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Re: [AZ] Life Span of Azaleas

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  • evelyn or david purdy
    Please pardon my crude computer technique. I am an inexpert klutz when it comes to these things. I can offer the following inexpert, random information n the
    Message 1 of 8 , Sep 30, 2009
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      Please pardon my crude computer technique. I am an inexpert klutz when it comes to these things. I can offer the following inexpert, random information n the life of azaleas:
       
      I. On my former property in New York there is ana zalea I grew from seed and is now at least 43 years old. It resmbles calendulaceum, and is about fifteen feet tall.
       
      2. Also on my former propery, there is a group of Irlam hybrid deciduous azaleas grown from seed about 1969, making them 40 years old.
       
      3. This is about camellia, a related genus. At Middleton Place Gardens near Charleston SC, there is a clump of four camellias, or there was several years ago. Three are supposed to be the original camellias imported to this country, and were planted about 1850, making them about 150 years old.
       
      4. Somewhere in the Journal of the American Rhododendron Society, maybe thirty years ago, there is a photo of an evergreen azalea, actually a tree about ten to fifteen feet tall. It was said to be 300 to 400 years old.
       
      Regardss, David Purdy
      ----- Original Message -----
      Sent: Wednesday, September 30, 2009 12:23 PM
      Subject: Re: [AZ] Life Span of Azaleas

       

      From my observational experience with native azaleas in the wilds of South Carolina, I think that a particular plant, especially stoloniferous species like atlanticum, viscosum and periclymenoides, can virtually live forever through the process of regenaration.
       
      Non-stoloniferous species like flammeum seem to experience main stem dieback on a cycle of 15 to 20 years and regrow main stems from the longer-lived root.  I have seen two sets of main stems (in different degrees of decomposition) lying beside a mature flammeum plant.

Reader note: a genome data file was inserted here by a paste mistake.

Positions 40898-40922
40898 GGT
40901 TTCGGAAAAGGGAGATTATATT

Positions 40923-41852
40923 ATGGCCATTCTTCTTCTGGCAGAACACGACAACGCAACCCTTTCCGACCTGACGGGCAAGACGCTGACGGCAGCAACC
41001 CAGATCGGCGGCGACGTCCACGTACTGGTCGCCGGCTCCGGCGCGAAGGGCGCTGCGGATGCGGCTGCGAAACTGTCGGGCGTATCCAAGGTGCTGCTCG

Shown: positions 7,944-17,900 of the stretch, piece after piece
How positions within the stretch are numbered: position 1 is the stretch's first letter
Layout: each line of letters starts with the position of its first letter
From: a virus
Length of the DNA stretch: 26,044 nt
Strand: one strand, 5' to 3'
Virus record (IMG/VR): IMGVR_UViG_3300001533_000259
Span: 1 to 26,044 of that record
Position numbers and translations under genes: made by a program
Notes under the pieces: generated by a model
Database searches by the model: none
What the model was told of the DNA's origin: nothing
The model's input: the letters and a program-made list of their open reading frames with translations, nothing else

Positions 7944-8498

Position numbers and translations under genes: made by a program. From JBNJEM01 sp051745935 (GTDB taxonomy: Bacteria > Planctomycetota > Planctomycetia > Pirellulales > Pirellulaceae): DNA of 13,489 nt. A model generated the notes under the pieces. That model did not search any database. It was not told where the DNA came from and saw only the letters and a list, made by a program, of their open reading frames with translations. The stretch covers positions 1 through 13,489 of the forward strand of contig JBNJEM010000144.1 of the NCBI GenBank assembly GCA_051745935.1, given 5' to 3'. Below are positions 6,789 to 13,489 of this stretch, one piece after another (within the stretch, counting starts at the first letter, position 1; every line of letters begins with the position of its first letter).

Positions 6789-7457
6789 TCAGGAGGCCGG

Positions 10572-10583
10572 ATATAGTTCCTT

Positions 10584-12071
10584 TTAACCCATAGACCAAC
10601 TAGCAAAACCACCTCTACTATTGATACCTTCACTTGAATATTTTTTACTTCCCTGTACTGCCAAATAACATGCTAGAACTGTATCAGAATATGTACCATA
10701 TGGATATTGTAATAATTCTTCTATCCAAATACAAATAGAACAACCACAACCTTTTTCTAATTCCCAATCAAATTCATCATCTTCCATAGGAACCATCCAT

Species that spread by underground stolons, like atlanticum could clonally survive for 100s of years and more.
       
      Forest fires can cause clonal regeneration of azaleas too.
       
      In the yard, pruning close to the ground every 10 years or so can probably prolong the clonal live of an azalea.
       
      From what I read individual plants of Western Azalea on the US west coast can be quite long-lived.  Since many of these plants have been named or numbered on specific dates, their minimum longevity could be determined.
       
      Larry, When and in what publication was Menziesia determined to be a rhododendron?


      Mike Creel, SC USDA Zone 8a
      Nature is my Greenhouse
      Fall-Line Sandhils region
      Lexington County, South Carolina

      --- On Tue, 9/29/09, Barry Sperling <barrysperling@ ix.netcom. com> wrote:

      From: Barry Sperling <barrysperling@ ix.netcom. com>
      Subject: Re: [AZ] Life Span
      To: azaleas@yahoogroups .com
      Date: Tuesday, September 29, 2009, 9:37 PM

       
      I remember reading in other threads that individual plants are currently
      living after 300 or 400 years, so no one knows what their lifespan is.
      Therefore, if one dies it's YOUR fault (or a tree falls on it, or deer
      eat it to the ground, or your neighbor sprays Roundup on it, or...)
      Barry

      p.s. I know the word SWAG in another context. What does it mean here?

      Larry Wallace wrote:
      >
      >
      > Plants that have been cloned for thousands of years and do not have
      > the life limiting factors of animals, particularly clones. The life
      > is limited to the changing factors of location. Azaleas close
      > relative the Huckleberry which has been documented at 1,000 and 1,400
      > years old. Menziesia (Fool's Huckleberry or Mock Azalea), I believe
      > has now been declared an Azalea.
      >
      >
      > There is only one Saffron. It is a sterile sport of Crocus
      > Cartwrightianus that occurred at least 3 millenia ago, maybe much more.
      >
      > Any SWAG would have to be limited to the same cultivar in the same area.
      > If the plant is not a seedling, does the age include all the previous
      > clones?
      >
      > --
      > Larry Wallace
      > Cincinnati
      > .
      >
      >

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